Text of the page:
Continuity Applet Worksheet

To access the cross sections applet (based on work of Tom Banchoff) follow the link:
http://www.slu.edu/classes/maymk/banchoff/Continuity1Var.html

Spread the two graphs out where you can see them both, as well as the control panel.

We start with a polynomial function, which is obviously continuous.  This lets us look at what it means to say a graph is continuous at a point.  We then move on to more complicated functions.  The applet opens with the graph of the function f(x,y) = -x^4+x^2+x/4+1/2.  The applet has an f(x) graph window and a close up graph window.  Visually the graph of the function at x0 is a red point.  The graph of the function in a delta neighborhood of that point is given in purple.  Two blue lines are drawn epsilon above and below the point.  The definition of continuity says that no matter how small epsilon, delta can be chosen so that the purple curve is trapped by the blue lines.

1) The example starts with f(x) = -x^4+x^2+x/4+1/2, epsilon = 0.1, and delta = 0.5. Find a value of delta that works with this epsilon at this point.  (Make delta smaller until the purple curve is between between the two lines.)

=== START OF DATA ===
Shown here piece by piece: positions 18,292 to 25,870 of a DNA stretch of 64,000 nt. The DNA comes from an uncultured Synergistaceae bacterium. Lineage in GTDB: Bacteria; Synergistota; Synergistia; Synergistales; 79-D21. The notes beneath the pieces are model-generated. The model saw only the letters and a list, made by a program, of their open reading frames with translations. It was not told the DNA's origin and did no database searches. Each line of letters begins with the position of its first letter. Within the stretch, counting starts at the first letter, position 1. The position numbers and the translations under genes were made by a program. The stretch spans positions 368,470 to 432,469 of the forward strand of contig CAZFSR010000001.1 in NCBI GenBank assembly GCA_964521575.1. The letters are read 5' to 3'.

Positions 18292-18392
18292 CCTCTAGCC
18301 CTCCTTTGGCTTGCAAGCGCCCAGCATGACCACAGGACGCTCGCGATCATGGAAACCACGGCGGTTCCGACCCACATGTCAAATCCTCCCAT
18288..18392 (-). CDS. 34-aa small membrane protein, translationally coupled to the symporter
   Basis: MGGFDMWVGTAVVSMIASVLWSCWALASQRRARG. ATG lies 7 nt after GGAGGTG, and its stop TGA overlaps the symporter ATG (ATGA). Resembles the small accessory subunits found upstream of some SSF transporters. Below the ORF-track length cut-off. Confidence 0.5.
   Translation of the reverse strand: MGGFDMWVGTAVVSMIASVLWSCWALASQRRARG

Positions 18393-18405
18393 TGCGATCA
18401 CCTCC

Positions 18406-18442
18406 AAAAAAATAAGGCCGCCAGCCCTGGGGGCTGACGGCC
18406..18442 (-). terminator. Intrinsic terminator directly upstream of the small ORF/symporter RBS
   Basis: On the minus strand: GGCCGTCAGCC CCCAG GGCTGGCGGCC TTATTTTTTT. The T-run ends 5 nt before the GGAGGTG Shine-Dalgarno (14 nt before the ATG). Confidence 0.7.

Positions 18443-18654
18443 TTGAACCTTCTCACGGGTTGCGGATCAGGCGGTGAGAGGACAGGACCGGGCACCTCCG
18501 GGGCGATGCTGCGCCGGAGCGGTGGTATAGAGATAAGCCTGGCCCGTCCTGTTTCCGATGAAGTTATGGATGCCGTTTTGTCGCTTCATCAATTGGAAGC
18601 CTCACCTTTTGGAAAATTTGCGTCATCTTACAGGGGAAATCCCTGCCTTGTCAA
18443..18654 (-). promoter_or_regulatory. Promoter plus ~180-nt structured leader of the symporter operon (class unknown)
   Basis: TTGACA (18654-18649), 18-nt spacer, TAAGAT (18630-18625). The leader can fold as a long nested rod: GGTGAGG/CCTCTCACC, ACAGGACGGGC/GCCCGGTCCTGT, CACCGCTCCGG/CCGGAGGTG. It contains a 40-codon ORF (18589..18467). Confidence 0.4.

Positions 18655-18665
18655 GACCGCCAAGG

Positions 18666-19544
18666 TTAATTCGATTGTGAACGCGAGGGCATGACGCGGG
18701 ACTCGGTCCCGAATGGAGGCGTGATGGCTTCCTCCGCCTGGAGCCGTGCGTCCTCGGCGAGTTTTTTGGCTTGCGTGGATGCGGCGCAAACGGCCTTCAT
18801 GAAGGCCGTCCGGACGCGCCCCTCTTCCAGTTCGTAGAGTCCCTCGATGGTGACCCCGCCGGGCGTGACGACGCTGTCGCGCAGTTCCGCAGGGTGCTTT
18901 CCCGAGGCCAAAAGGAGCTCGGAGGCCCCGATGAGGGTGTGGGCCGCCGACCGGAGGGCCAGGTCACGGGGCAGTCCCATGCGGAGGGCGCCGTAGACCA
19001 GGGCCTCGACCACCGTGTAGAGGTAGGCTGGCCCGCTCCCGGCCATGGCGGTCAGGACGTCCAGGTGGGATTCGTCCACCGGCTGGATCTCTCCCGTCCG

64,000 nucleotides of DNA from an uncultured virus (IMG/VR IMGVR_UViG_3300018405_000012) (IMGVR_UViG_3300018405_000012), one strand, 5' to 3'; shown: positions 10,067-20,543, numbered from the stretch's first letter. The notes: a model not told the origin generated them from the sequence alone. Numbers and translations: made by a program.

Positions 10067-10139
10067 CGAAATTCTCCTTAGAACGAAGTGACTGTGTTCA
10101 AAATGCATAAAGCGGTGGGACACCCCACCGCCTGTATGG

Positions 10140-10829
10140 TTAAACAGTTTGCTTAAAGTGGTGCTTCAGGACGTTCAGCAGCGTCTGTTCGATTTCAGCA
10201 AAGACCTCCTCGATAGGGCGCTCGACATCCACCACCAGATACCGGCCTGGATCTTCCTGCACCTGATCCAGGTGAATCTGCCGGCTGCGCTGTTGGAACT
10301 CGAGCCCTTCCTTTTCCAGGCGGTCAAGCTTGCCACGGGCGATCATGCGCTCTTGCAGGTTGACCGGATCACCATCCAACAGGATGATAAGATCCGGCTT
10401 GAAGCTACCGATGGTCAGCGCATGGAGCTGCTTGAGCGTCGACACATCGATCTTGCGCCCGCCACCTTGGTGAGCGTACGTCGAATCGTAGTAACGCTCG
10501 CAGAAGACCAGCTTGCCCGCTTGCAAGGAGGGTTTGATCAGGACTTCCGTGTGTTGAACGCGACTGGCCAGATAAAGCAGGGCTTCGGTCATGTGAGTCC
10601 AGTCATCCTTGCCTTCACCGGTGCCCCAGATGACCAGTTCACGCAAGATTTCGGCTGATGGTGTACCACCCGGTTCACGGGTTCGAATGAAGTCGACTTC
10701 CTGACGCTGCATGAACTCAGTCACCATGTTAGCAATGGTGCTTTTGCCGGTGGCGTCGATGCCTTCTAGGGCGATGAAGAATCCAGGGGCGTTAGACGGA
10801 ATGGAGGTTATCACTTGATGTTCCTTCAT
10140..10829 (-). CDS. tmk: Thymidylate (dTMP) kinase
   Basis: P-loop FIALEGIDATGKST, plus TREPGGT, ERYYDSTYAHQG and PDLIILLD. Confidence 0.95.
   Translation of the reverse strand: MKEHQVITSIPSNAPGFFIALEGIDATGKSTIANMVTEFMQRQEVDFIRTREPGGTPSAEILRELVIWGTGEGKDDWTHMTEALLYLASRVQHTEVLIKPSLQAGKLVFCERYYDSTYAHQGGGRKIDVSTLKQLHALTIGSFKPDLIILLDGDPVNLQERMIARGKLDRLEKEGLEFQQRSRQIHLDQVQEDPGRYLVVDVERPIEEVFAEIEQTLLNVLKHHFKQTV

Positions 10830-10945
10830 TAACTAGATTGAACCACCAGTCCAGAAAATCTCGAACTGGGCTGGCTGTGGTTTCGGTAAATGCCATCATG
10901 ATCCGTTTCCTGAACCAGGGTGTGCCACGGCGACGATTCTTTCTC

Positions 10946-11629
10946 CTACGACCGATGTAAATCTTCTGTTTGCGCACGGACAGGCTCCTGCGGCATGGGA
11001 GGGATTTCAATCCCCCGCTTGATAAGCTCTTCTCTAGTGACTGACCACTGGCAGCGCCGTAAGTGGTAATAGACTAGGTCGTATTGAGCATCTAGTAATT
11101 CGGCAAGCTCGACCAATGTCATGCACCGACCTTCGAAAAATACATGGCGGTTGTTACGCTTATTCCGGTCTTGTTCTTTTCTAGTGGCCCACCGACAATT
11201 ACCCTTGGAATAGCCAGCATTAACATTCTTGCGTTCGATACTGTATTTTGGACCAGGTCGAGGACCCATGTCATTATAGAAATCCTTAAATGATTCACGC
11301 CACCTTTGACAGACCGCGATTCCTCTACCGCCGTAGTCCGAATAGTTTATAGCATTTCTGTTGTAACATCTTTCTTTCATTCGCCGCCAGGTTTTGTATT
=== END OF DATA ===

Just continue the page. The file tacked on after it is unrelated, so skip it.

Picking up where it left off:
Now reduce epsilon to 0.05 and find a delta that works for that epsilon and that point.
Change the value of x0 up and down to find the range of x values for which your delta works.
Repeat the process with epsilon = 0.01.

2) Next we work with a function that is clearly discontinuous.  Set f(x) = x-ipart(2*x)/2.  This gives a sawtooth function that jumps when x is some number of halves.
Set x0 = .6 and find values of delta  that work when epsilon is 0.5, 0.1, and 0.02.  In each case find a range of x values for which your delta works.
Set x0 = 1/2.  Explain why you can't find a value of delta that works if epsilon < .5.

3) Set of f(x) = x*sin(1/x) if x≠0, with f(0)=x.  Justify the claim that this function is continuous at x=0 by finding delta that work when epsilon is 0.5, 0.1, and 0.02.

4) Set of f(x) = sin(1/x) if x≠0, with f(0)=x.  Justify the claim that this function is not continuous at x=0 by finding a value of epsilon is for which no value of delta works.

Return to the Continuity Applet page.

Last updated By Mike May, S.J., January 25, 2006.